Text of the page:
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  #1  
Old 11-08-2006, 01:02 PM
nickydubs nickydubs is offline
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Default babington burner

In order to build a Babington you only need a few key things, designs differ greatly. That being said, this article documents the design that worked for me, many other documents on the ‘net have information on other designs.

For those of you who are not familiar with the Babington multi fuel burner design, these links describe the basics:

http://www.green-trust.org/2000/biof...nciplesOne.jpg

http://www.geocities.com/wastewatts/babington.html

Armed with the minimal information I found in these and other links, I set out to build a Babington burner in the fall of 2005. I got the basics down then, but due to my living situation and my late start, I had no where to test the original burner, so it sat on the shelf until last month, October 2006, when it started getting cold. This fall I was able to get it running, only possible due to my new workshop space, which I moved into June of this year. If you plan on building one of these, you really need to be able to test it in a workshop or outside. This is because the burner emits a fine mist of fuel (whatever that may be for you) that will cover all surfaces in the room. Of course, this only happens if it won’t light, which should only be a problem in the beginning. Now that the troubles of my burner unit have been shot I operate it on the first floor of my home, unducted, with a CO detector, smoke detector and fire extinguishers nearby.

(pic 1)--http://www.frybrid.com/forum/vbpicga...p?do=big&p=136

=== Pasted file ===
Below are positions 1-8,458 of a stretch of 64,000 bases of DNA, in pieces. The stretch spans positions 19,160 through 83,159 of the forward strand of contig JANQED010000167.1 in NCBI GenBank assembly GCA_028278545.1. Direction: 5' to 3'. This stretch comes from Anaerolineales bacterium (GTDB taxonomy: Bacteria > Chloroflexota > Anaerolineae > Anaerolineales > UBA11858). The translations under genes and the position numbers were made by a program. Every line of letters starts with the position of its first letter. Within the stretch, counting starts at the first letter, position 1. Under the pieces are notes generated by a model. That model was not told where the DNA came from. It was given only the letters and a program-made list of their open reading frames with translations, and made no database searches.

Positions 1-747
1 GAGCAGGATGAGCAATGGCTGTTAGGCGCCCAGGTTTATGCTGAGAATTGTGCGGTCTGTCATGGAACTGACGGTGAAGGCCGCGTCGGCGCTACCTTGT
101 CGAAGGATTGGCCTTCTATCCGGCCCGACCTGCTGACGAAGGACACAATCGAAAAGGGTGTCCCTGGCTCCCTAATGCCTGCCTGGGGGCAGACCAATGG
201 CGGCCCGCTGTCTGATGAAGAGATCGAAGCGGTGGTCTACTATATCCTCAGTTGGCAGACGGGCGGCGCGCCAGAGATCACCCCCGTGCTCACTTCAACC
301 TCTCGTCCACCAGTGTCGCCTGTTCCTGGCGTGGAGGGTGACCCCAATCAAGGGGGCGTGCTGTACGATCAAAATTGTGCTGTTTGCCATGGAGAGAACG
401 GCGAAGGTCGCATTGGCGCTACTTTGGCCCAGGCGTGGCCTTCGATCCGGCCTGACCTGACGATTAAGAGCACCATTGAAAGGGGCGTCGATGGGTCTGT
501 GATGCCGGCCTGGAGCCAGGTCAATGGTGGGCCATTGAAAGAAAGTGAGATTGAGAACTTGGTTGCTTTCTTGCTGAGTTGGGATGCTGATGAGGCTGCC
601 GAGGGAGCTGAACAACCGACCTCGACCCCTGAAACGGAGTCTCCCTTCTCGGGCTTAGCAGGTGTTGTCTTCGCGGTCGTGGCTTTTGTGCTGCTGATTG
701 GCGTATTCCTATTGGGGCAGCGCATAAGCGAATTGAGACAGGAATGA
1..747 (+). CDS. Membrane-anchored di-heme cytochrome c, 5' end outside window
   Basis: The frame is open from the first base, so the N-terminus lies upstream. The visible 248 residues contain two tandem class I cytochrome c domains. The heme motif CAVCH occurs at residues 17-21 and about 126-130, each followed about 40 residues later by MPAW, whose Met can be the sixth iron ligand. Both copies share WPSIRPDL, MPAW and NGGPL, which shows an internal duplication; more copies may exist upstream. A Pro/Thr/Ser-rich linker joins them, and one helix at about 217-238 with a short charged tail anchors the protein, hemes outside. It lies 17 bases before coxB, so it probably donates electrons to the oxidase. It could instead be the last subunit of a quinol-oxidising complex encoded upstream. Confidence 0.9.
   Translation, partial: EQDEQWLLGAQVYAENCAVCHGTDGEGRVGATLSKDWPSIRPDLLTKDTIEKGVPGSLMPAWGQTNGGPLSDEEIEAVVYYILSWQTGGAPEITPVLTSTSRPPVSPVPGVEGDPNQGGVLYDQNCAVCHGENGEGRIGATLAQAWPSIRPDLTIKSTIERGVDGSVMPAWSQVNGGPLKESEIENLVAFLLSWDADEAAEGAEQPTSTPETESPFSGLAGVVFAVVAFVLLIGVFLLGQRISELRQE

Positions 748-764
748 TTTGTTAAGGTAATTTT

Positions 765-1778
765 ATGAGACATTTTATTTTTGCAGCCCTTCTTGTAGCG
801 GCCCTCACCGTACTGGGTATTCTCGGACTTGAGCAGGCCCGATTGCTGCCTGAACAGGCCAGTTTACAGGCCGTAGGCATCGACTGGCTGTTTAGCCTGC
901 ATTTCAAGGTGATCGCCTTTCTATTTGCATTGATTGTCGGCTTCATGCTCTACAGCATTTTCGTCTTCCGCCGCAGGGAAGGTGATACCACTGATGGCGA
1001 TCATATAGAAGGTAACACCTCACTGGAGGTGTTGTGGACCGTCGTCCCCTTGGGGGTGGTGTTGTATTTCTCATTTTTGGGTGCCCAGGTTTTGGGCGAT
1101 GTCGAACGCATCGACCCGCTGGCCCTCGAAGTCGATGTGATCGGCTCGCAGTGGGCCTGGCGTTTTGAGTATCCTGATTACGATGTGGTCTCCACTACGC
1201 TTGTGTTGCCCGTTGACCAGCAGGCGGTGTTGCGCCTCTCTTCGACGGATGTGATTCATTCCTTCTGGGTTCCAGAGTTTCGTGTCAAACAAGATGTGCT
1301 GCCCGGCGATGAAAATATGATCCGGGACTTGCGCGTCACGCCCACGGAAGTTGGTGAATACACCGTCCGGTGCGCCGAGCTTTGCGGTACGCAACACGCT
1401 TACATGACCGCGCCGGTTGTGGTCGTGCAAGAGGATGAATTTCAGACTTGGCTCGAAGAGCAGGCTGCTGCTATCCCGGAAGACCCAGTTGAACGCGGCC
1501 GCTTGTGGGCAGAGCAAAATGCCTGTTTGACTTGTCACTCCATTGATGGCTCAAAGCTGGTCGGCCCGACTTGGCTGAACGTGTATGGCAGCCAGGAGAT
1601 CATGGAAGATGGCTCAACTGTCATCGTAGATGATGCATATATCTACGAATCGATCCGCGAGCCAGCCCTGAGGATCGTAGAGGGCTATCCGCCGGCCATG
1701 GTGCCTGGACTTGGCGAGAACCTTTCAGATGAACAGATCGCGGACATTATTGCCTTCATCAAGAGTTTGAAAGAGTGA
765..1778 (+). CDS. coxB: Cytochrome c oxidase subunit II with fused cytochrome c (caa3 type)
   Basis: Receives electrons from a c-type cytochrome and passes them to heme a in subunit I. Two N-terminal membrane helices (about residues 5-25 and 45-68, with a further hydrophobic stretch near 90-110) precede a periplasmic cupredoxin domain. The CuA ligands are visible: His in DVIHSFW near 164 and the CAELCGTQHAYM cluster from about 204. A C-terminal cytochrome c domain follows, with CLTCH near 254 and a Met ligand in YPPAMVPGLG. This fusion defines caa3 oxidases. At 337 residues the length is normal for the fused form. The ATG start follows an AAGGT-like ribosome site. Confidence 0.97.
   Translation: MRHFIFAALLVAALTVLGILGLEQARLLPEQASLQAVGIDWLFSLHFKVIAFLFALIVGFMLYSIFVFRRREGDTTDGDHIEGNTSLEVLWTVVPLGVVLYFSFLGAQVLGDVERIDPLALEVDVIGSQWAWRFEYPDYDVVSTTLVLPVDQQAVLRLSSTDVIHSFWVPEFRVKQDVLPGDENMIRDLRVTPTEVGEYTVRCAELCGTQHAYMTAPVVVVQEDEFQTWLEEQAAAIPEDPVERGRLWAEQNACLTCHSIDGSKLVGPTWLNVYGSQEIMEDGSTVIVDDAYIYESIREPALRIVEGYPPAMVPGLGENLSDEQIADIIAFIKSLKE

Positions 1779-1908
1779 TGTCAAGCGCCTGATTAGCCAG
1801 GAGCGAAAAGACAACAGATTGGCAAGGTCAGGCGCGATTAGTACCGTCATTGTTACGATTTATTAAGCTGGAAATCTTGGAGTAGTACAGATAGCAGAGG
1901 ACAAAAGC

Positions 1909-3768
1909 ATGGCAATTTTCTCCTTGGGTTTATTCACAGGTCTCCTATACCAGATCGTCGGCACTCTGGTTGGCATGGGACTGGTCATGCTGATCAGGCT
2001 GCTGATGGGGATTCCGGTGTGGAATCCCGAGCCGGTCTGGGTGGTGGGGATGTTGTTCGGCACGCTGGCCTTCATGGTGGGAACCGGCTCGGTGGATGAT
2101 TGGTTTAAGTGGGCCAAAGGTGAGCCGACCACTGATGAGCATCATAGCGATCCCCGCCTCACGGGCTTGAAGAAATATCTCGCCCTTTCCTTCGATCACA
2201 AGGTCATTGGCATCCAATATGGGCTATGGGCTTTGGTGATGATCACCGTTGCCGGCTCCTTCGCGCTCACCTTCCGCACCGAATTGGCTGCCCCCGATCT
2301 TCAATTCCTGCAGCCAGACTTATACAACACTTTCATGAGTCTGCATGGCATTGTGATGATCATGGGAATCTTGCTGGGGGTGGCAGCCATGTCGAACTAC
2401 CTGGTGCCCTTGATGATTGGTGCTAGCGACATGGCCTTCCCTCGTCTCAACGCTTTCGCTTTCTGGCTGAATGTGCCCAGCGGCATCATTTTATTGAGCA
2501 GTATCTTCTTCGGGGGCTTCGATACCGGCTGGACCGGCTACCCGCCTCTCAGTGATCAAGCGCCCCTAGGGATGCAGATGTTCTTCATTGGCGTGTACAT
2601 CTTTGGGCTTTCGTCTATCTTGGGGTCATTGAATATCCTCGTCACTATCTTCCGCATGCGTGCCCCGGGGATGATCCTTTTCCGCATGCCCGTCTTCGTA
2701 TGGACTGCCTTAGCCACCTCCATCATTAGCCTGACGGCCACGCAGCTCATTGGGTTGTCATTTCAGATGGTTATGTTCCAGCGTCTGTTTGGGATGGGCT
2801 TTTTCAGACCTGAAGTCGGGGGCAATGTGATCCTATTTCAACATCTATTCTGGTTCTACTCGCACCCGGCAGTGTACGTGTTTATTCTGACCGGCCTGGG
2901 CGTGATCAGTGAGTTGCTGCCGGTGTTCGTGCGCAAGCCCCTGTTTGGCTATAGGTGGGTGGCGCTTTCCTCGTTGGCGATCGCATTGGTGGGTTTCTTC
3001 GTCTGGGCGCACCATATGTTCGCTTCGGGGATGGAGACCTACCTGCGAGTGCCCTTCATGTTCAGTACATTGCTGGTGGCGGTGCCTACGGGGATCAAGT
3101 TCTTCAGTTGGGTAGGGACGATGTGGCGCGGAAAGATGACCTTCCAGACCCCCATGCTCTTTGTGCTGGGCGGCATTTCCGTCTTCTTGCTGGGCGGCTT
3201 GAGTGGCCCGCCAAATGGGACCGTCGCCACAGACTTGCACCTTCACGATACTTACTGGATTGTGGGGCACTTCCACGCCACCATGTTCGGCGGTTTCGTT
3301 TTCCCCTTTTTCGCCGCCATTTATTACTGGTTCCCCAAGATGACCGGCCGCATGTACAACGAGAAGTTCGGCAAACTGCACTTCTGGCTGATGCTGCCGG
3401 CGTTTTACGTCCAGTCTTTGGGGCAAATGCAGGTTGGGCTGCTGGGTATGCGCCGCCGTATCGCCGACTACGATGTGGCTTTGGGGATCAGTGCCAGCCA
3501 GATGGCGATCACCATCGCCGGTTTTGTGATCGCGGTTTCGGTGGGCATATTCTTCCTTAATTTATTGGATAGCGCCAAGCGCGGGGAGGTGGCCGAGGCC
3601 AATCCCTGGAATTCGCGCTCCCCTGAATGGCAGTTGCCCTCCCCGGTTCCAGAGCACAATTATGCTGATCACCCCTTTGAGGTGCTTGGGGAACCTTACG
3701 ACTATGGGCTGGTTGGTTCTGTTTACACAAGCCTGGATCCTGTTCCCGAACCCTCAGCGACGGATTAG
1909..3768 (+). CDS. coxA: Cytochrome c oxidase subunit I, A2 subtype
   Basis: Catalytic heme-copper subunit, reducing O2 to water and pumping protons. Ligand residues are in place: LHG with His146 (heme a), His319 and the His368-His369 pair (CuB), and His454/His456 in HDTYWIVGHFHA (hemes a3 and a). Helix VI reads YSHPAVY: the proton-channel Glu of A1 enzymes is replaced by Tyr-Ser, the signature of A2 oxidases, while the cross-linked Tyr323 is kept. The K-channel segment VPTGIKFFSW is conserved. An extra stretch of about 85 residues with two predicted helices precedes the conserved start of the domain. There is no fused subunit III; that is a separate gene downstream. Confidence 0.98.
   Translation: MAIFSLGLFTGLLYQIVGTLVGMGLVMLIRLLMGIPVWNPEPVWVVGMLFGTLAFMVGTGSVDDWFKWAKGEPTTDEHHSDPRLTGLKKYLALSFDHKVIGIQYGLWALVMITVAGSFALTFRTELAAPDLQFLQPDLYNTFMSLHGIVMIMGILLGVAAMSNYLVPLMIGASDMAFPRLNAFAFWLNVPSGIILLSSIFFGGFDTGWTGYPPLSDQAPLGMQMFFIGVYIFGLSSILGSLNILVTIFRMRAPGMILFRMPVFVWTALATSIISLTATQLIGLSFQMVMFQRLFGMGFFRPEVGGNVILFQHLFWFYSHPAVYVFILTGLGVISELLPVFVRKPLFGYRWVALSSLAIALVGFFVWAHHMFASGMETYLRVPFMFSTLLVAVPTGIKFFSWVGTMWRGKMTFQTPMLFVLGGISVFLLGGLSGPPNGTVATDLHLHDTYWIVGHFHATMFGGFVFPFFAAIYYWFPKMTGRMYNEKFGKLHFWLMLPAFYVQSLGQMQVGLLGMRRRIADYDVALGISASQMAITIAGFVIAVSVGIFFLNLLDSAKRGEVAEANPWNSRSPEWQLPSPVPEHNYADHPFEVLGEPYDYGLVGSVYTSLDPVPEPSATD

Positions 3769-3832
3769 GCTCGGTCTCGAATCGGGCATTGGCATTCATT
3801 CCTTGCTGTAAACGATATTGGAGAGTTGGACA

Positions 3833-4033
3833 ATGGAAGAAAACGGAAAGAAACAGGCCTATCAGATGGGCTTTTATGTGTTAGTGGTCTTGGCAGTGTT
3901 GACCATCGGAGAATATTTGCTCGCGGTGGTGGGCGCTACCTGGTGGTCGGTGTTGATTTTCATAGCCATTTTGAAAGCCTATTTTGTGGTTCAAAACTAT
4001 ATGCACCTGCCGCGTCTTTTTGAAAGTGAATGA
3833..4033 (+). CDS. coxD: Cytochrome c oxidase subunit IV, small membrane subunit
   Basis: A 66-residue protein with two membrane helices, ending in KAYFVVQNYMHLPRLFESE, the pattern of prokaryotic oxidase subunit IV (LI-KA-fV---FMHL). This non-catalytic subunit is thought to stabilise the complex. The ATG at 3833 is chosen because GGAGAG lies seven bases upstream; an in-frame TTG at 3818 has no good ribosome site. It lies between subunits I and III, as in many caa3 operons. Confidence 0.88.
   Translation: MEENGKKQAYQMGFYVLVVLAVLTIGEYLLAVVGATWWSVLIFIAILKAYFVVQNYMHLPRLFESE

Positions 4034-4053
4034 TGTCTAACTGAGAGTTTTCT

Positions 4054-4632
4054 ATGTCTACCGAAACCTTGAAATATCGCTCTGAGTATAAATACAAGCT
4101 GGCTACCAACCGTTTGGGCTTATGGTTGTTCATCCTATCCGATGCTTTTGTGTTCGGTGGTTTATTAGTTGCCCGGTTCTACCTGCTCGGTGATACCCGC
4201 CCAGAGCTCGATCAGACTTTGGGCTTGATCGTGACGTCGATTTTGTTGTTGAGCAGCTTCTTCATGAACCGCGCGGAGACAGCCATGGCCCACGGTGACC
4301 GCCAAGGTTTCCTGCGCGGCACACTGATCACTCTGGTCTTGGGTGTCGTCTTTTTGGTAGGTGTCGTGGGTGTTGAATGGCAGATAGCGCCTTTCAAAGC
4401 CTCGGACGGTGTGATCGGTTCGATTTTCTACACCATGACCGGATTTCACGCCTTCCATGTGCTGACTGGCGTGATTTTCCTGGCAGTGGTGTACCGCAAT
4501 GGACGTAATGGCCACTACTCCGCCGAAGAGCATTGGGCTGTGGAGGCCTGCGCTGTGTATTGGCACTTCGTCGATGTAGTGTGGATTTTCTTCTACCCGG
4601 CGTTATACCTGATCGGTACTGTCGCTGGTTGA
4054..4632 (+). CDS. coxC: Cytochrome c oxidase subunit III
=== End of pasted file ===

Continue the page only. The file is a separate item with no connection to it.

My burner is built into an old, defunct, kerosene torpedo heater I was given by a friend. I decided to do it this way since the torpedo heater provides a compact, pre-built unit with many of the elements that are needed for the Babington. In the above photo you can see the main tank (yellow flat unit on the bottom) my second tank (blue thermos on a stick, used for testing different fuel blends) the compressor (black ball on the bottom left, salvaged from a broken refrigerator) and a lot of copper tubing that connects it all. The switches seen in the lower left are to control the fuel pump and compressor. The burner, as you may have guessed, is inside the metal tube. Below is a diagram of my plumbing.

diagram: http://www.frybrid.com/forum/vbpicga...p?do=big&p=141

Fuel system:
I use a small fuel pump, it’s actually a pump for a pond fountain. I’ve found Lowe’s to be a wonderful source of cheap pumps of varying sizes, the one I used is their smallest, costing about $15 when I purchased it. The only disadvantage is that it is a sump, not in line, so it has to be inside the tank and the tank must always be ¼ full. You can see the power and output of the pump coming out if the yellow tank in the photo above. You can also see my sump, which is built out of ½” copper pipe and fittings. The bowl under the doorknob, barely seen at the bottom of the following picture (apologies for blurriness), is a 2” copper cap, flared out by hand with a hammer and anvil. The auxillary tank is gravity fed, requiring no pump. Tubing is ¼” flexible copper tubing, the connections are made with compression fittings.

(pic 2)--http://www.frybrid.com/forum/vbpicga...p?do=big&p=138

Compressed air system:
The compressor I’ve used was scavenged out of a broken refrigerator, as I’ve mentioned before. Many people use these scavenged units as vacuum pumps, they’re very useful for tinkering projects. I have no clue how much pressure it exerts, or how long it will last as it gets quite hot after running for 30 minutes. Soon I will have a formal air compressor, and I plan to use it to determine the PSI needed to create optimal combustion. The inlet and output are both ¼” copper, and I’ve used a short piece of fuel injection line to connect the output of the compressor with a ¼” copper line. This line is ultimately connected to the doorknob, using various 3/8” NPT pipe fittings. My “blowhole” was drilled in the face of the door knob using a #76 (.020”) drill bit in a pin vise. I drilled most of the way through from the back using an 1/8” bit, then completed the hole through the thinned material with the pin vise and bit. I bought the tiny drill bit and pin vise at my local hobby shop, but they’re available online. The rear of the doorknob was drilled out and a brass fitting was threaded on and then soldered on to seal air leaks. If I had access to a machine shop at the time, I’d have made my own bulb instead of salvaging this, as it was a pain.